A prominent jurist investigating the mysterious 1961 plane crash that killed the United Nations secretary general, Dag Hammarskjold, in southern Africa has concluded that the aircraft may have been attacked, and that four nations — Britain, Russia, South Africa and the United States — may be withholding information that could solve the puzzle.
The jurist, Mohamed Chande Othman, a former chief justice of Tanzania, issued his conclusions in a 95-page report posted Monday on the website of the United Nations, which retained him nearly three years ago to help sift through new evidence and a range of sinister theories that have proliferated in the decades since the crash. […]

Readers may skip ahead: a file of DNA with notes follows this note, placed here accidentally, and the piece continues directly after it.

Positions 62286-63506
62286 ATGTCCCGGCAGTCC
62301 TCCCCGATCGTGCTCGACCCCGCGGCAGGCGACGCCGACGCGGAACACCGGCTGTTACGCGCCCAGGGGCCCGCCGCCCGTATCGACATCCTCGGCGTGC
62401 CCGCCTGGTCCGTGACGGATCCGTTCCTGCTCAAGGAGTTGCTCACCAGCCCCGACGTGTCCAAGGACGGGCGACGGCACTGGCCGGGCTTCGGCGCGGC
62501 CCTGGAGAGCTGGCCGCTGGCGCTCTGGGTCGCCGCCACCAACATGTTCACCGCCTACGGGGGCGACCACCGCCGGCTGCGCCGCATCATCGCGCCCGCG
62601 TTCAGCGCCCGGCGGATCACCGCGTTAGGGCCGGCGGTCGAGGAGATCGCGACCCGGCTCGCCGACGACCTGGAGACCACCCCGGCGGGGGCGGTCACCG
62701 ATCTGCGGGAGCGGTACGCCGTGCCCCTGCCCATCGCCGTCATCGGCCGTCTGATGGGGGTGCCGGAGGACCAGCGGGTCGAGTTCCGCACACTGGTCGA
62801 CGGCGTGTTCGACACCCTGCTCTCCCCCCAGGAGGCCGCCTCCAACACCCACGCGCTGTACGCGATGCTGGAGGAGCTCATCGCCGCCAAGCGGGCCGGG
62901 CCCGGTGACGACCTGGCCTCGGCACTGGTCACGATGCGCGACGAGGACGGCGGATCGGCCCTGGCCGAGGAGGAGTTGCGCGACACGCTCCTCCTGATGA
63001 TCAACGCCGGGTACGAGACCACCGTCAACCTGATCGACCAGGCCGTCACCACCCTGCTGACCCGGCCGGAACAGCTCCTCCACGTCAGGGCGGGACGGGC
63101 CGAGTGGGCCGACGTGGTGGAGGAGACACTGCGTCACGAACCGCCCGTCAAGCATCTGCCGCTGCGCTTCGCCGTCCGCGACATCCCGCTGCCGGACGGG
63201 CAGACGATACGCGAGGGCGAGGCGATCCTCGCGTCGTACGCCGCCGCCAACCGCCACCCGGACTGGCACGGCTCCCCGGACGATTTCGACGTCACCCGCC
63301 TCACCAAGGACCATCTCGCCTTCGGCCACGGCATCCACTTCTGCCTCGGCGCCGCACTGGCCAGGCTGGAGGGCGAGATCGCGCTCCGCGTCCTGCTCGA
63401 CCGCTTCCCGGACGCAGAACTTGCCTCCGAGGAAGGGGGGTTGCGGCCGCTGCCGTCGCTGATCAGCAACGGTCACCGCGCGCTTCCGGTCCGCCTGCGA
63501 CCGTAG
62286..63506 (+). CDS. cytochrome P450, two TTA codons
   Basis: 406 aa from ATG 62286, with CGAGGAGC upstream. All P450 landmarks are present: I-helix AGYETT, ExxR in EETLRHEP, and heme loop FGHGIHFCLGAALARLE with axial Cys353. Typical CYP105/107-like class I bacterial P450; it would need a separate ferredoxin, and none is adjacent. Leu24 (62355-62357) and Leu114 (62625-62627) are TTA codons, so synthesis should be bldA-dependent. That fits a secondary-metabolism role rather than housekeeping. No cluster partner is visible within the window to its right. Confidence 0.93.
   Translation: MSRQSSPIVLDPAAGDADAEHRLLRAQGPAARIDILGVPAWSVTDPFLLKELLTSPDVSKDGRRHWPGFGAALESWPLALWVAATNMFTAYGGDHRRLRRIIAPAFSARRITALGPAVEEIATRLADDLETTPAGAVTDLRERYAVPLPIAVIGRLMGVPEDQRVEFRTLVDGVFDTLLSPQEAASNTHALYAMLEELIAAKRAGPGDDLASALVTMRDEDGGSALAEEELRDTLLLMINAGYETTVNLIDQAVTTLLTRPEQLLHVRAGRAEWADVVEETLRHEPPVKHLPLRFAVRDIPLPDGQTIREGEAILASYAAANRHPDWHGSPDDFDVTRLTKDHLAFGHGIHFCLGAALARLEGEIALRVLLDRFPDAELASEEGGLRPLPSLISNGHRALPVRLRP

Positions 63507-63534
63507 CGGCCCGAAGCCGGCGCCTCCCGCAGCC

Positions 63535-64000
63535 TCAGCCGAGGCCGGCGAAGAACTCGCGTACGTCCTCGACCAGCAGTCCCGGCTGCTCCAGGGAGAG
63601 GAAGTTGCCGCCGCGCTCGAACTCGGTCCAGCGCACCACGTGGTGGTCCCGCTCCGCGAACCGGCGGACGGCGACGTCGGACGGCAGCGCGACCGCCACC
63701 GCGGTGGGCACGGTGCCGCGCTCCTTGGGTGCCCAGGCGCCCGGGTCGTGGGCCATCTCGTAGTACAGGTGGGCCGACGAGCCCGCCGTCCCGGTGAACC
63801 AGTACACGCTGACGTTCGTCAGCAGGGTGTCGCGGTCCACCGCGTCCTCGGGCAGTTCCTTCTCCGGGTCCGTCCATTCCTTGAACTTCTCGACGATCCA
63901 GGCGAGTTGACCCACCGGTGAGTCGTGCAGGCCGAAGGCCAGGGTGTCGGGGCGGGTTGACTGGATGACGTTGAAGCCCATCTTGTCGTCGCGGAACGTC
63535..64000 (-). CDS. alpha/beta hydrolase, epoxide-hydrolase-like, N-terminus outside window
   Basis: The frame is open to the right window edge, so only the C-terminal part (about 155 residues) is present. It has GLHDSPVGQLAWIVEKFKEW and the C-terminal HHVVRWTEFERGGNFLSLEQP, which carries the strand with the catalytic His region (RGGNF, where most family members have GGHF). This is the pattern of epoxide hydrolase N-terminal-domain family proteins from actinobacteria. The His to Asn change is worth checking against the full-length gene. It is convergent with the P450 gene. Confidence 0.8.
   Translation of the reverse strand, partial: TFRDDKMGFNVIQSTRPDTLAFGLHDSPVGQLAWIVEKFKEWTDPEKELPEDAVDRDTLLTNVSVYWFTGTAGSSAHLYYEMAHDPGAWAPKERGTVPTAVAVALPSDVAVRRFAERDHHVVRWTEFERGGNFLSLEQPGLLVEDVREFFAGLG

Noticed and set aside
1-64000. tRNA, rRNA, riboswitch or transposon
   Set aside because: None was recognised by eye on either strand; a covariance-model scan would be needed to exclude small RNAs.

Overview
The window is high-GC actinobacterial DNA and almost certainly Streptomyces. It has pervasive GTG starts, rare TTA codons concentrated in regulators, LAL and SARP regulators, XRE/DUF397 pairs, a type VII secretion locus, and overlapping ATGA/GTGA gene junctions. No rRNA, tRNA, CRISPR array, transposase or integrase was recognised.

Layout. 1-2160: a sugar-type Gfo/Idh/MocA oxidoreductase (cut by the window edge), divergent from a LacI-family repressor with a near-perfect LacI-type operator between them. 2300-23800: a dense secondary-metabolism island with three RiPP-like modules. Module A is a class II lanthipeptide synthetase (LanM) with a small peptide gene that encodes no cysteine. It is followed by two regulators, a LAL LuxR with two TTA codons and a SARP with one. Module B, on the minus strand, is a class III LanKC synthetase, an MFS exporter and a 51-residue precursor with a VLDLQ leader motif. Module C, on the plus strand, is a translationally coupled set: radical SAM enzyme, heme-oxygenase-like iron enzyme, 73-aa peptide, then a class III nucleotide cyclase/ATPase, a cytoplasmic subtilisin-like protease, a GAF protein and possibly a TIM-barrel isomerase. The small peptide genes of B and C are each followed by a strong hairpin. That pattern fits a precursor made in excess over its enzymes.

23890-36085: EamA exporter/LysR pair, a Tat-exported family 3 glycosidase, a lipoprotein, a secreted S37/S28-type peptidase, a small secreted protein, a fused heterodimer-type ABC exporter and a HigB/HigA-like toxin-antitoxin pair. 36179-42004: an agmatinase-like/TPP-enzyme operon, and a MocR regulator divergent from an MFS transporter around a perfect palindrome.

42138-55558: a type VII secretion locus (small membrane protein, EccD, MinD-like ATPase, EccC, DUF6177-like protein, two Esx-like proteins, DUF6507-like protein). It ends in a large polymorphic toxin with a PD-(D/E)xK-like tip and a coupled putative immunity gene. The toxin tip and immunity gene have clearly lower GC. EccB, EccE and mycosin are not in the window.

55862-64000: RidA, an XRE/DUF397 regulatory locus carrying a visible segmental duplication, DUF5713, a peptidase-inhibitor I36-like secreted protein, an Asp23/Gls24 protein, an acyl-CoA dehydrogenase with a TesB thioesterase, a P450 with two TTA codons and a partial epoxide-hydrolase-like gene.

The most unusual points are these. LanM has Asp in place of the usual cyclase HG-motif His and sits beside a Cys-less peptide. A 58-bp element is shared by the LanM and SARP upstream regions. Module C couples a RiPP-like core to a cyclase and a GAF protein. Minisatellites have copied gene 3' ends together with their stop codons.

In his final report, Mr. Othman wrote that the attack hypothesis “remained plausible,” and that the burden of proof he had assigned to member states had “yet to be fully discharged.”
Last year Mr. Othman asked 14 countries to each appoint an independent official to review intelligence, security and defense archives for information related to the disaster. He wrote in the new report that his interactions with those countries and their appointees had since been “largely successful.”
But Mr. Othman also emphasized that certain countries — notably the United States, South Africa, Britain and Russia — “may yet have work to complete to ensure that comprehensive searches are conducted with a sufficient degree of transparency.” Läs artikel